Jesus My Father The Cia And Me Paperback – Jun 7 2011
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About the Author
Ian Morgan Cron is an Episcopal priest, speaker, and the author of Chasing Francis: A Pilgrim's Tale, which was hailed by the Archbishop of Canterbury Rowan Williams, Fr. Richard Rohr, Brian McLaren, and Phyllis Tickle, among others. Ian is currently the curator of the Conversations on Courage and Faith Series at Christ Episcopal Church in Greenwich, CT. He and his wife have three children and divide their time between homes in Connecticut and Tennessee.
Top Customer Reviews
Cron speaks somewhat into my life through this book as he processed his struggles, guilt, and eventual healing from his alcoholic father. The bit about CIA is interesting and gives us some insight--and humor--into how a CIA agent relates to his family and the resultant barrier. The books ends in a triumphant note as Cron learns to parent his own children in spite of a the lack of a fatherly role model.
Cron has a way of integrating tragedy with humor, redemption, and love and this book will bring you tears on one page and lol on the next.
The book itself is a journey of pain, as Ian Morgan Cron takes us for a walk through his life. His honesty and willingness to invite the reader creatively into his pain was appreciated and endearing. I ended up not only liking Ian, but hurting for him, and the pain his life has experienced.
The book did not leave me rejoicing in Jesus which I would have appreciated, and much of Ian's fathers work in the CIA remained a mystery. His pain and joy is the focus of the journey, so if you are looking to be entertained by peering into the life of a good author and vicariously feeling his pain and the beginnings of his healing, you will enjoy this book, if you are looking to grow, you may be disappointed.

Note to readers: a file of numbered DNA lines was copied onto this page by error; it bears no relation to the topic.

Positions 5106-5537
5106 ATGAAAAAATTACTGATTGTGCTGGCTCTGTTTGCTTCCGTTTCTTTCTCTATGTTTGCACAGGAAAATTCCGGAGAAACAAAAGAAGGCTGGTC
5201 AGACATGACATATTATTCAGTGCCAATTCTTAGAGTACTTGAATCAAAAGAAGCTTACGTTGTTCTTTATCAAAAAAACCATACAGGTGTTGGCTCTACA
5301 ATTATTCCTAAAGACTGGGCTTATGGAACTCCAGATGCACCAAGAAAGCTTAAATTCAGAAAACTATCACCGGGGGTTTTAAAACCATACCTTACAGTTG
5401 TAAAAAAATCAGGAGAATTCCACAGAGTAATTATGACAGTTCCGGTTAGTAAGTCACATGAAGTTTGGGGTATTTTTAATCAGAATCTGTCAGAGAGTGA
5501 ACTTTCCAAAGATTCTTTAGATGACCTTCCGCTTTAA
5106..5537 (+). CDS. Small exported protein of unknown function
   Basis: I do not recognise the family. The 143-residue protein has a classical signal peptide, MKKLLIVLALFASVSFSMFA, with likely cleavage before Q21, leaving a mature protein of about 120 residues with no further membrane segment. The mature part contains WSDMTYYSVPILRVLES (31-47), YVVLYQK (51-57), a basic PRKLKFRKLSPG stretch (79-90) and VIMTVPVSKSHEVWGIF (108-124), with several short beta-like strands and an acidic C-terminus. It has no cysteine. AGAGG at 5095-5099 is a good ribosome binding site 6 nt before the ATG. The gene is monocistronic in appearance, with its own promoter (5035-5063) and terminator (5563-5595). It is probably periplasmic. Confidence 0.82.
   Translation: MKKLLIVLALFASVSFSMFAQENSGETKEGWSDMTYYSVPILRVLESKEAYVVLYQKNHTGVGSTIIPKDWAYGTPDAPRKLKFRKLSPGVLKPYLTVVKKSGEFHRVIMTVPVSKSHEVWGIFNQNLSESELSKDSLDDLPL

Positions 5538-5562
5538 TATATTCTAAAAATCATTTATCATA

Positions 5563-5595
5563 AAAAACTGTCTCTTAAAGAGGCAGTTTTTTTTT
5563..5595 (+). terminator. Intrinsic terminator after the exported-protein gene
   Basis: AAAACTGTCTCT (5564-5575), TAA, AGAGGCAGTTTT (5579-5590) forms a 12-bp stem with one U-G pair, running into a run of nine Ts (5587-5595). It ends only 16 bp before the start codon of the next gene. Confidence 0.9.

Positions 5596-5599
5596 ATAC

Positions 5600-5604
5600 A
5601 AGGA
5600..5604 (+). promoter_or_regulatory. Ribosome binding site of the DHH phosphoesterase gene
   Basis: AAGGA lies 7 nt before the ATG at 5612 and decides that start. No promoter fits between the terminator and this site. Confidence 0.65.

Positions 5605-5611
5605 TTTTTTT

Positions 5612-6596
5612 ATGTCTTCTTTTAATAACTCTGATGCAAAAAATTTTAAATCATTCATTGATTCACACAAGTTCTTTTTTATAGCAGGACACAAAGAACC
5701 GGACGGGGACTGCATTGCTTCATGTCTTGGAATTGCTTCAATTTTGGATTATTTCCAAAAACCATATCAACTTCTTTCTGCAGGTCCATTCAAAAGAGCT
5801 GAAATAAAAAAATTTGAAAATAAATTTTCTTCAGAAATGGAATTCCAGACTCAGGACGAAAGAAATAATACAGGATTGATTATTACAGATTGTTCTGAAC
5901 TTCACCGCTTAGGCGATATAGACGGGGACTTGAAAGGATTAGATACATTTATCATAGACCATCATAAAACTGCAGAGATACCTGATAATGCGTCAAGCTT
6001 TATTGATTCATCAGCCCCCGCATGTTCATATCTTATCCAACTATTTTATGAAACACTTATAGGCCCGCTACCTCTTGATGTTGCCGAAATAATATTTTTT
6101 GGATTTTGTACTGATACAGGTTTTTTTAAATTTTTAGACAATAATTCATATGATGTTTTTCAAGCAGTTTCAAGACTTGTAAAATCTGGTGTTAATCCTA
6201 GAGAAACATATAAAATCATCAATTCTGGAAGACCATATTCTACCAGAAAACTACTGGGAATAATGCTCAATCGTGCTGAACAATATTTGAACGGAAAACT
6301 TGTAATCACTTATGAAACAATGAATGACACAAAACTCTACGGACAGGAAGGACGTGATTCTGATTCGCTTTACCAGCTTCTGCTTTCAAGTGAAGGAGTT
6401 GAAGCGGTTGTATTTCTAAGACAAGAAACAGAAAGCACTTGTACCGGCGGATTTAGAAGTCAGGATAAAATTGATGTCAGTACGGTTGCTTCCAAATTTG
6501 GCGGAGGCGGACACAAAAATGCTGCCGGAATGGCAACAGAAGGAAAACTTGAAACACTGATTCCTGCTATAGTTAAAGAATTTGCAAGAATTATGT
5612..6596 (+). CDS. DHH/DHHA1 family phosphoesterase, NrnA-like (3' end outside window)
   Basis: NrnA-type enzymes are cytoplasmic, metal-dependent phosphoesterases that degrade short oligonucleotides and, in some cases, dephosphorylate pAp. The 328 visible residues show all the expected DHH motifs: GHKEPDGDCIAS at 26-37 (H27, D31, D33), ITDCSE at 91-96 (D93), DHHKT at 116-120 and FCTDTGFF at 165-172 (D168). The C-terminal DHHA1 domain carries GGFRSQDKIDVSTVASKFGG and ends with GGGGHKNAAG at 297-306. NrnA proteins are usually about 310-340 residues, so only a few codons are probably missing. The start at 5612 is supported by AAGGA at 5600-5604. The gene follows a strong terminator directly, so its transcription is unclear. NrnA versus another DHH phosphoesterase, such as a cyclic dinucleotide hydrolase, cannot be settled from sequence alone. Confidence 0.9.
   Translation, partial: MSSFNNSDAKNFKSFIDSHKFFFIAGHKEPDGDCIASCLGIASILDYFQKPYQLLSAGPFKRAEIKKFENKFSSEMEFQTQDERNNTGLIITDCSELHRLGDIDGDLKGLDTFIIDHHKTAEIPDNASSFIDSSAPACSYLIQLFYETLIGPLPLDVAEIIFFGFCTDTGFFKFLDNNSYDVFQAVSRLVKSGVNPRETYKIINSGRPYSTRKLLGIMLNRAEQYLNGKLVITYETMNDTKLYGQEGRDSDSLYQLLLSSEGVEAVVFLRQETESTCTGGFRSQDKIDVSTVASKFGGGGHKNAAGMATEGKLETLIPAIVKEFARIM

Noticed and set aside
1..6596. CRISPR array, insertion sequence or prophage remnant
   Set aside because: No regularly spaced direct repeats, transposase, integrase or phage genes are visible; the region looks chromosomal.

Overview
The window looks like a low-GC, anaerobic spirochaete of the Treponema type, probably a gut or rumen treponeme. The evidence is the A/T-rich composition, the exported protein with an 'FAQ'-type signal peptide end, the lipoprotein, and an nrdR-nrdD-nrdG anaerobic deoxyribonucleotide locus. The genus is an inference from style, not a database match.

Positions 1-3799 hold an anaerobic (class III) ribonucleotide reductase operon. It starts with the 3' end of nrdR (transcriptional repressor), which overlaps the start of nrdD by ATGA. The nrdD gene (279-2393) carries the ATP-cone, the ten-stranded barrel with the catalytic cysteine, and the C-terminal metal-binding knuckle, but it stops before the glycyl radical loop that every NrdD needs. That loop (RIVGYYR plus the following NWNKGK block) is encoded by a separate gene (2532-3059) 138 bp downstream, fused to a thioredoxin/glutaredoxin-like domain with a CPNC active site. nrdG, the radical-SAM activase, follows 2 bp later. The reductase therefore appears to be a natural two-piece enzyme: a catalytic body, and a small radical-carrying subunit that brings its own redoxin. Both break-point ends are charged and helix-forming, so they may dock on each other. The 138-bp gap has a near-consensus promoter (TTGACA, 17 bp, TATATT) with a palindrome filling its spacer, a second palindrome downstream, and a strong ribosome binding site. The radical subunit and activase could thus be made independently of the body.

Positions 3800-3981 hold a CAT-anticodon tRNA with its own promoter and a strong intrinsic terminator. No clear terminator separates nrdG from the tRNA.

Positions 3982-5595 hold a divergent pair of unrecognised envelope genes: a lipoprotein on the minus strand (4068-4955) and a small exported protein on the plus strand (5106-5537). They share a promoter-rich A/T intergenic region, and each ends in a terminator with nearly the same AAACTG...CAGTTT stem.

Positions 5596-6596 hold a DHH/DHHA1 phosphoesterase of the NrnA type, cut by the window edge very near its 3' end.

Book has been provided courtesy of Graf-Martin Communications, Inc. Available now at your favourite bookseller
This book was hard to put down even when I absolutely had to. It was with caution that I started reading, not knowing what to expect after having read someone's introduction ' but by the time I was into chapter two there was no stopping.
Ian Cron writes with such seeming honesty and transparency that the reader can feel his grief, his triumphs, his struggles. I winced in places, feeling sorrow for his pain, and laughed out loud where he unexpectedly injected humour.
He writes about his tumultuous growing up years ' as he remembers it ' with his secretive alcoholic father and his proper, lovely mother who tried to protect him. He writes about his own fall into a life of addiction, patterned unwittingly after his father. And he writes about his deep love for God, his anger toward Jesus when all he wants is for his own father to love him, and the discoveries of the truth about both his father and Jesus. Truths that change his life.
What bothered me about this book was the author's flippant attitude toward God, his apparent lack of reverence as if God owed him something. My hope was that he was simply expressing the feelings he had early in his spiritual journey, which are probably the questions of many in their search for Truth. Ian Morgan Cron, who eventually became a priest, eased my mind when he responded to my alarm with these words: "I think what you heard as flippant was actually masked anger, disappointment expressed in sarcasm, which is what I did in those days."